Replying to Peter’s answer, Jesus strictly warned his disciples not to tell this to anyone. It was not yet time for the Christ to be publicly known.

Look at verse 22: “And he said, The Son of Man must suffer many things and be rejected by the elders, chief priests and teachers of the law, and he must be killed, and on the third day be raised to life.”

The Jewish people were expecting a powerful and glorious Messiah who could overthrow the Roman empire and restore the kingdom of David on earth. So when the crowd saw the miraculous power working in Jesus, they wanted to make him their king.(Jn 6:15) Even today, many church-goers also expect such a Christ who would grant them heaven on earth, solving all their practical life problems --like achieving all personal ambitions, marrying their ideal spouse, or instant relief from all their sufferings.

However, contrary to people’s expectation, Jesus would be the Suffering Messiah. And he began to teach his disciples about the way of Christ. Notice that verse 22 says “The Son of Man must suffer many things…and he must be killed…” “Must” means there is no alternative. The Old Testament prophesied of this suffering Messiah. Isaiah 53:5 says, “But he was pierced for our transgressions, he was crushed for our iniquities, the punishment that brought us peace was upon him, and by his wounds we are healed.” Jesus had to suffer many things and be crucified for man’s sins. Why? For sin is the fundamental problem of mankind, and all other problems are its symptoms. “All have sinned and fall short of the glory of God.” (Ro 3:23) And “the wages of sin is death”- spiritual, physical and eternal death.(Ro 6:23a) There is no remedy to solve our sin problem, except that the Christ of God, sinless Son of God, had to suffer and die in our place. But that’s not all. On the third day Jesus was raised to life, conquering death, the power of Satan. His death and resurrection is the proof that he is the Christ of God, the Son of God, our Saviour and our Lord. This is the gospel for all sinners. There is no other Messiah, for no one died for man’s sins and rose again to eternal life.

Ever since Peter made the confession of Christ, numerous people in history have made the confession of Christ--some even with the cost of their lives. Romans 10:9-10 says: “That if you confess with your mouth, ‘Jesus is the Lord,’ and believe in your heart that God raised him from the dead, you will be saved. For it is with your heart that you believe and are justified, and it is with your mouth that you confess and are saved.” We also must make a personal confession of Christ, because it is related to our eternal salvation. That’s why each one’s answer to Jesus’ question: “Who do you say I am?” is crucial, as it would determine his or her eternal destiny.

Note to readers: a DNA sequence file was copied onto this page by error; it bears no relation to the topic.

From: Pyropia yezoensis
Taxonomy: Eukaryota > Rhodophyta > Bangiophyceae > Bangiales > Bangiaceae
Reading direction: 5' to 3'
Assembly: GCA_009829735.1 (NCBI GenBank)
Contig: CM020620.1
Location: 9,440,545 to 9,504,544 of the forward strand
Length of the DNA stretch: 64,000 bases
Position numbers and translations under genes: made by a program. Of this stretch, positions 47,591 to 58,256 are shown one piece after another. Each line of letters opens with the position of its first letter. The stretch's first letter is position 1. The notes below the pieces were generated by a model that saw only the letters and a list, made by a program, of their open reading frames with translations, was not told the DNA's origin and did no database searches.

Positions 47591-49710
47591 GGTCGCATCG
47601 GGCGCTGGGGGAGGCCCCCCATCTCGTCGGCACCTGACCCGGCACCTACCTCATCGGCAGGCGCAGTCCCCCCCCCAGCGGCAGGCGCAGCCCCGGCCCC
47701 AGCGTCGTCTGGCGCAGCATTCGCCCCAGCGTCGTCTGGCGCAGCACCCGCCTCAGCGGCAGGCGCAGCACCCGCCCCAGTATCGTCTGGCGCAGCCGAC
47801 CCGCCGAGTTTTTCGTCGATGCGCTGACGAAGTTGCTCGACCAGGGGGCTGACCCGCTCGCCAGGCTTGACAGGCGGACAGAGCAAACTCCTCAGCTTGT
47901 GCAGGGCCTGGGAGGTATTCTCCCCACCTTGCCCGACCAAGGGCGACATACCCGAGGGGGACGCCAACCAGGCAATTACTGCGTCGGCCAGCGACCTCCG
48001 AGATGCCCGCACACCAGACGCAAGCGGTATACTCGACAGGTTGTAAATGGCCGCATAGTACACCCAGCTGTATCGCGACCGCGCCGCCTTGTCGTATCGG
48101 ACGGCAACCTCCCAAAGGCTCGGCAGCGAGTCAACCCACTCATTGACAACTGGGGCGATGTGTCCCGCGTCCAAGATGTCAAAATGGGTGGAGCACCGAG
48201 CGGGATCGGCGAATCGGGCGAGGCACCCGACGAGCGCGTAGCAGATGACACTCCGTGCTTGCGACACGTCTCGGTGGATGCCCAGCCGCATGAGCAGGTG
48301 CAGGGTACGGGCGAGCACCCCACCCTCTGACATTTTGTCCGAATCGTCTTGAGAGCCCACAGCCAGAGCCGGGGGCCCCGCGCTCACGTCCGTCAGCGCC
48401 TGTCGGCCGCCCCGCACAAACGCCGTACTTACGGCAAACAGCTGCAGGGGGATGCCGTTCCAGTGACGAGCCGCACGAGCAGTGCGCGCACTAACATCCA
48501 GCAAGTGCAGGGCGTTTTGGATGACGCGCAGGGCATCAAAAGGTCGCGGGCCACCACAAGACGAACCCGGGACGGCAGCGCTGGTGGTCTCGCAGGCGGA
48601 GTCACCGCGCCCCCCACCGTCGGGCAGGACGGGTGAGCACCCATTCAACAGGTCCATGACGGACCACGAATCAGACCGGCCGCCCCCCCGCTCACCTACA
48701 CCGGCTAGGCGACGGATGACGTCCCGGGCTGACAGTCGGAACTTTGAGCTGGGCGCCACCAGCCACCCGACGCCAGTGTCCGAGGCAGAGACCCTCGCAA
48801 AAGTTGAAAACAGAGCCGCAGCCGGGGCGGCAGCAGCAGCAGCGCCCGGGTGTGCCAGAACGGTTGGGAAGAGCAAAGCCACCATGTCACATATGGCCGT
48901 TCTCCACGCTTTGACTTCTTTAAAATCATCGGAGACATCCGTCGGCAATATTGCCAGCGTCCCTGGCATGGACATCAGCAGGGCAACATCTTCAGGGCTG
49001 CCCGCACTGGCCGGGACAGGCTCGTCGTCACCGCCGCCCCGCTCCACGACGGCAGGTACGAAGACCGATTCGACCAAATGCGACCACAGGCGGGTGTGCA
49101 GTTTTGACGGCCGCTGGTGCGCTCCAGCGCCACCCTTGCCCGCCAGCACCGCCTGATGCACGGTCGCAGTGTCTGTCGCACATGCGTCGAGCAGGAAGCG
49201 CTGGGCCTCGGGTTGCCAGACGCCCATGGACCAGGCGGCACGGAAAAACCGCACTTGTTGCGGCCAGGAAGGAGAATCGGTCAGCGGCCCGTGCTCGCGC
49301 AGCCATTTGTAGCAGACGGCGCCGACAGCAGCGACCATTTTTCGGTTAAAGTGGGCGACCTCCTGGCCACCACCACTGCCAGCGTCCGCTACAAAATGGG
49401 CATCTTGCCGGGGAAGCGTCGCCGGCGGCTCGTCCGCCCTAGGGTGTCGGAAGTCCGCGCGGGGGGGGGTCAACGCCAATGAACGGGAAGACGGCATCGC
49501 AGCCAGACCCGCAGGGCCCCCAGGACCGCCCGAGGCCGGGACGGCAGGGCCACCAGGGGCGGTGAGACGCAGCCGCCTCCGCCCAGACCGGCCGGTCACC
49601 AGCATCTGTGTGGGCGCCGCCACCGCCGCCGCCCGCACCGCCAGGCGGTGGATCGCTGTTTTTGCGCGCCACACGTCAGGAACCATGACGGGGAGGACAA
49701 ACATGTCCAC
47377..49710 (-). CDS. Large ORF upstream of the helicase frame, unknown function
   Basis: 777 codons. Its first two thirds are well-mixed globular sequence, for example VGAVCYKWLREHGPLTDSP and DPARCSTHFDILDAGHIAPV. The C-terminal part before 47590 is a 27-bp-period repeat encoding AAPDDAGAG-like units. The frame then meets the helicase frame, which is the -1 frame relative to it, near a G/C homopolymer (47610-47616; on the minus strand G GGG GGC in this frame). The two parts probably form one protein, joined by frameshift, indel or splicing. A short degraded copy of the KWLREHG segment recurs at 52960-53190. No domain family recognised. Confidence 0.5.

While meditating on this passage, Jesus asked me, “Ian, what about you? Who do you say I am?”

I was a nominal Christian. I attended church every Sunday and tithed faithfully. But I lived a double life bound by my sin of sexual immorality and self-seeking, chasing my worldly dream as a film-maker. I was a hypocrite and a restless wanderer before God. But in his mercy, God led me to study the Bible at UBF about 2 years ago. Through his words, he opened my spiritual eyes to see myself as a disgusting and shameful sinner. I was even contracted with a STD which would result with much more serious outcome that it actually was. More than that, because of my sin, I was destined to the fiery lake of burning sulfur eternally. Nothing and no one could rescue this sinner and change my life destiny. But God gave me a chance to repent and sincerely confess my sins before God and his people through sharing my life testimony at 2015 Canadian UBF Summer Bible Conference. I was trembling with tears, because of shame and guilt. But Jesus did not condemn this sinner or desert me. Rather, he forgave all my sins, and gave me a brand new life as his disciple--at my age of 40! My seeking for a worldly dream has been replaced with a living hope in God’s eternal kingdom. Since then, he has restored my life so abundantly, nurturing me with his living words every week and supporting me through by his spirit-filled community. In his blessing, God will soon establish a blessed shepherd family for me with a woman of God. Who could rescue me and change my life like this? It is you, Jesus, because you suffered and died for my sins and rose again with the power over Satan. You are the Christ of God, my Savior and my Lord! My life now belongs to you for your purpose. I pray to keep this confession of Christ before anyone and at any circumstance, even if it costs my life. For there is no other Christ, no other Savior and Lord for me but Jesus.